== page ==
Absynth is one of the best sound design tools out there. Like its brethren, ‘Battery’ (reviewed below) and ‘FM8’ (review coming soon), it has recently had a makeover.
If you’re not already familiar with this soft synth, then check out my Absynth 3 review. If, on the other hand, you already know the score, read on.
Unlike Battery, the changes here are mainly cosmetic. The patch, wave, effect, LFO and Envelope windows are exactly where you left them in Absynth 3, though they have been given a facelift, making them easier to use.
A new ‘browser’ window replaces the ‘main’ window, bringing Absynth 4 into line with NI’s other Kore enabled products by allowing you to search for sounds by instrument, source, timbre, articulation and genre; search for effects by type, mode, characteristic, application and genre; and to explore your patches/drives using a windows explorer style interface (with a nicer skin).
The brand new ‘perform’ window offers a similar feature set to the ‘MIDI’ window it replaces and throws in some extra functionality for good measure. Laid out far more logically that its predecessor, it sports a clear, easier to navigate, tabbed interface, that includes new master ADSR controls.
On a waveform tip, wave morphing, allows you to, as you might expect, morph two waves, while the new ‘Sync Granular Mode’ allows you to take your own or a library waveform, tear it up and then put it back together in a new way. This is done using resynthesis, which breaks your waves down into ‘grains’. You can change the frequency of these grains, use the density control to determine how they overlap and the scatter control to change the level of diffusion of the ‘grain cloud’. More to the point, it is now easier to edit waveforms, as NI have decided to implement one of the suggestions made in my Absynth 3 review…albeit in a less than optimal fashion. I expect the cheque for my consultancy is in the post…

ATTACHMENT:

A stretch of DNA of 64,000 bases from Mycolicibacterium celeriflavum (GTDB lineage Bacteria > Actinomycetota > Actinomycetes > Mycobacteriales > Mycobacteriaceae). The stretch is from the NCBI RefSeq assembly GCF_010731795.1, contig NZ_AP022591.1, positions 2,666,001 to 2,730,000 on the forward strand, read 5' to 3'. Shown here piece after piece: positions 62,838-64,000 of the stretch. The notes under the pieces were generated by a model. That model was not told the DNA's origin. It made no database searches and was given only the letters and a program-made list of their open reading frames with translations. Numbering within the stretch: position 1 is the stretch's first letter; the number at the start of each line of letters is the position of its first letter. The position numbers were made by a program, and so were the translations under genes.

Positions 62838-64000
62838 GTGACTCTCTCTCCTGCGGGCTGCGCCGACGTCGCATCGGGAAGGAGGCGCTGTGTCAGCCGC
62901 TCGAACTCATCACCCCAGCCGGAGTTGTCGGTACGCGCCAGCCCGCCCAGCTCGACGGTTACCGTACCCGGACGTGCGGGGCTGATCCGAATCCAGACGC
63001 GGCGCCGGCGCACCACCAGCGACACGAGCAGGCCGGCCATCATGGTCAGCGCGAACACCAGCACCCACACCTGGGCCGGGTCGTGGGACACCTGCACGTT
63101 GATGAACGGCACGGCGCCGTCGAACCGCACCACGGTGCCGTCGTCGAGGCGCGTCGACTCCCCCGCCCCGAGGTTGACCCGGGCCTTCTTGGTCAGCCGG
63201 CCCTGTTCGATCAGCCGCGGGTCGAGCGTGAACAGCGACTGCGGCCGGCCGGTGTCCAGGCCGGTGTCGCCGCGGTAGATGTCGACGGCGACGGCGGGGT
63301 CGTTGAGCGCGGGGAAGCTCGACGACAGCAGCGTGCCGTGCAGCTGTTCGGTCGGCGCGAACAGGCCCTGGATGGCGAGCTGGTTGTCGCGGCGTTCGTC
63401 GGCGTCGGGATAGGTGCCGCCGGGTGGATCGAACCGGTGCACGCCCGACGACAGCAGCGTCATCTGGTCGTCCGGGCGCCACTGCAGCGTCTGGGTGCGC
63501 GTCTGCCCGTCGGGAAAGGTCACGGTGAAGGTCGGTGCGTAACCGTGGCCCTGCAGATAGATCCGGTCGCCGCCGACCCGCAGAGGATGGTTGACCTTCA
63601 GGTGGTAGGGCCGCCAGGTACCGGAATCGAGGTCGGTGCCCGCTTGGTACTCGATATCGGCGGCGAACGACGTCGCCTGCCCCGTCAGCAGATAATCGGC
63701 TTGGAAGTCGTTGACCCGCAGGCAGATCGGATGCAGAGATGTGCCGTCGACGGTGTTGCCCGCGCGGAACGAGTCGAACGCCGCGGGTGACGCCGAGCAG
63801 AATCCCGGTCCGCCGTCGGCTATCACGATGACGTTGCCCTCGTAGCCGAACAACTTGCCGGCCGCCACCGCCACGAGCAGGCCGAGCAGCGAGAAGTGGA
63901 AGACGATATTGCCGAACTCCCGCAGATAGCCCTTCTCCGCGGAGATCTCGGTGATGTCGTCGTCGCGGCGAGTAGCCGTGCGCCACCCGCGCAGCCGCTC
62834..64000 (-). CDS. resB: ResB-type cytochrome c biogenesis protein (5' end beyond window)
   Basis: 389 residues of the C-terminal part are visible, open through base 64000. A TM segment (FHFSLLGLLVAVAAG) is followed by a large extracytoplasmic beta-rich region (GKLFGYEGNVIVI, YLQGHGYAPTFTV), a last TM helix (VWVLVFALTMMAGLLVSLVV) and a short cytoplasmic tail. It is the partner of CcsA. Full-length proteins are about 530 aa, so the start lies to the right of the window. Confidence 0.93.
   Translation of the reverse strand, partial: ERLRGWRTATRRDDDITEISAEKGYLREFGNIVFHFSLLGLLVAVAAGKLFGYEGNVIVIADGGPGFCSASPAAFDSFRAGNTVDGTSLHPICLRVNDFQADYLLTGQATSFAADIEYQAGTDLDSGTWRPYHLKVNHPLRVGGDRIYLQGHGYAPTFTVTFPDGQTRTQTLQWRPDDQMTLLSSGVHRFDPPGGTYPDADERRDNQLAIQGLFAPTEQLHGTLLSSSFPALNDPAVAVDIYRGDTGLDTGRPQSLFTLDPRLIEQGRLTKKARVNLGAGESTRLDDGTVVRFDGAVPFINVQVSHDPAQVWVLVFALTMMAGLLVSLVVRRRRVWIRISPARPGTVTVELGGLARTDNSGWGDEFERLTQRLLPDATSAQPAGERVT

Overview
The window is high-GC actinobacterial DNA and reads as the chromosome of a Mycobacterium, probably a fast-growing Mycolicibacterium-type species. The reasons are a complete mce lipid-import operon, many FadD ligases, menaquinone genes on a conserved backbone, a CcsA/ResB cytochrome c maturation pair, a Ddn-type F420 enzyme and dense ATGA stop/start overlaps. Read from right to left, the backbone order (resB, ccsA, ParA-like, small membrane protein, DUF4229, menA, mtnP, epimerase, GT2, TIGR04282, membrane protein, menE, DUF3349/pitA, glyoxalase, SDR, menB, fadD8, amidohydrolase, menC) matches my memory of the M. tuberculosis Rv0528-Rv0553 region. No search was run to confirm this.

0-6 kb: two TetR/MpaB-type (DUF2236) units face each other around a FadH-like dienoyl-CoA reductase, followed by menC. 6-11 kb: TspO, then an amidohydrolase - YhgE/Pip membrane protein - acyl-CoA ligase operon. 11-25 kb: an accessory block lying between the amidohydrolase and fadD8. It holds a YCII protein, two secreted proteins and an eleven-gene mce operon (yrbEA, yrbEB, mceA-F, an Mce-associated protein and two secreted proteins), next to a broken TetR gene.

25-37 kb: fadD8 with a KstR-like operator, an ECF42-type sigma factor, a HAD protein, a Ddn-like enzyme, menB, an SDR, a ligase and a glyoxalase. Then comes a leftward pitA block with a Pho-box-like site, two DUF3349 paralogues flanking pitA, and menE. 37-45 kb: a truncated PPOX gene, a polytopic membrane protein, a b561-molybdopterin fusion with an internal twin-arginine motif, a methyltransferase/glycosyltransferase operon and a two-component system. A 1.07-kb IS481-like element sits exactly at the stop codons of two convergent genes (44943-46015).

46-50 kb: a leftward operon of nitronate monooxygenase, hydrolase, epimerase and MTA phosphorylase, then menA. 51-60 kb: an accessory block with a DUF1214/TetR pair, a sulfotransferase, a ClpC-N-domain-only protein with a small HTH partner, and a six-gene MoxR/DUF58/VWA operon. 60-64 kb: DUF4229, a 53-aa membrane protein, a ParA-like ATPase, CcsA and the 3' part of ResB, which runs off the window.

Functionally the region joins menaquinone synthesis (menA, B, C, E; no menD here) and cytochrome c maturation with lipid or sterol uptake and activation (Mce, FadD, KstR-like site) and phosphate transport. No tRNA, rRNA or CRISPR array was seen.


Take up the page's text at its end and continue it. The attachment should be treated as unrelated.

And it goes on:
On an effects tip, a drive parameter has been added to ‘Resonator’, allowing it to be driven to distortion; the level of an oscillator can be used to modulate an effects parameter and ‘Audio Mod’ allows the level of an audio signal to act as a modulation source enabling the use of Absynth as an effect.
Filed under miscellaneous are the new macro controls which assemble all incoming and outgoing modulation data to allow quick interaction with Absynth parameters and a new envelope ‘Step Mode’, which allows you to place break points in a rhythm grid, in a step sequencer stylee.
Naturally there’s a bunch of new patches and effects (in addition to the Absynth 3 library) all of which sound superb. So if you want anything from ambient pads to alien soundscapes, look no further. The changes to version 4 might be evolutionary rather than revolutionary, but they are nonetheless welcome, particularly the interface changes, which improve usability and workflow.
More info: www.arbiter.co.uk
© 2007 – 2010, The Technofile. All rights reserved. Moral Rights Asserted.